The United States Tax Court recently entered decision for an innocent spouse who had no knowledge of tax understatements by her former spouse, relieving her from joint and several liability otherwise she would have to assume for joint tax return.

Petitioner, Elizabeth Varela, (petitioner) sought judgment against respondent, Commissioner of Internal Revenue, (respondent), over the objection of her former husband, Jose M. Lozano, (intervenor) regarding determination of deficiencies and penalties on income tax return in 2007 and 2008. Petitioner and intervenor were married during the disputed years. Meanwhile, Intervenor was operating a corporation engaged in business of building homes on a daily basis, from which he withdrew constructive dividend during the years at issue and resulted in erroneous deductions.

The court concluded that although petitioner was listed as a director, her mere contribution of setting up organizational system for newly hired employee did not put her in actual participation in the corporation business. Evidences on file indicated that the petitioner had no access to corporate information, did not share economic benefit. She had no actual knowledge or had no reason to know of the tax understatements in years 2007 and 2008. Pursuant to Section 6015, the petitioner was qualified for innocent spouse relief as to the full amount in question.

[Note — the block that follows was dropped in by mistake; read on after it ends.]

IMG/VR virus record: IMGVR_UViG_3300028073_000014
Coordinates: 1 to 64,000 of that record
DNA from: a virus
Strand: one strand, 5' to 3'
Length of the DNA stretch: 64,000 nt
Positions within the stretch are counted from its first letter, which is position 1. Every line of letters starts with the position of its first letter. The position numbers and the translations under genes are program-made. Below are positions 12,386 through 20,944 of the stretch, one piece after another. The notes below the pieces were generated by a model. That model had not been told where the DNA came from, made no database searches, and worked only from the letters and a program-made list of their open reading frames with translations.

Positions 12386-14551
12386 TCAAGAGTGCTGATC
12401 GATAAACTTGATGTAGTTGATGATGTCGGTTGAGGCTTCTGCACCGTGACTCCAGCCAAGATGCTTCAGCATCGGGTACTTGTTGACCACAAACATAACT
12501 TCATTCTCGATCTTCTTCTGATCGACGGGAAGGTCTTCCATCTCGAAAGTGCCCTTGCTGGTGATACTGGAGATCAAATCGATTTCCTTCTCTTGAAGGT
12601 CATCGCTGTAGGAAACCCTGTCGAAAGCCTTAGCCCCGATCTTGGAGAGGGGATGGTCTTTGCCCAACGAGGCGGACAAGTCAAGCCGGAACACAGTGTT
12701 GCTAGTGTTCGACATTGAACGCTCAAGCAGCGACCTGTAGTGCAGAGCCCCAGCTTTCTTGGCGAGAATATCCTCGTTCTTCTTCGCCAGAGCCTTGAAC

See Elizabeth Varela et al. v. Commissioner, T.C.M. 2014-222 (2014).

Posted by Jiaqi Wang, Associate Editor, Wealth Strategies Journal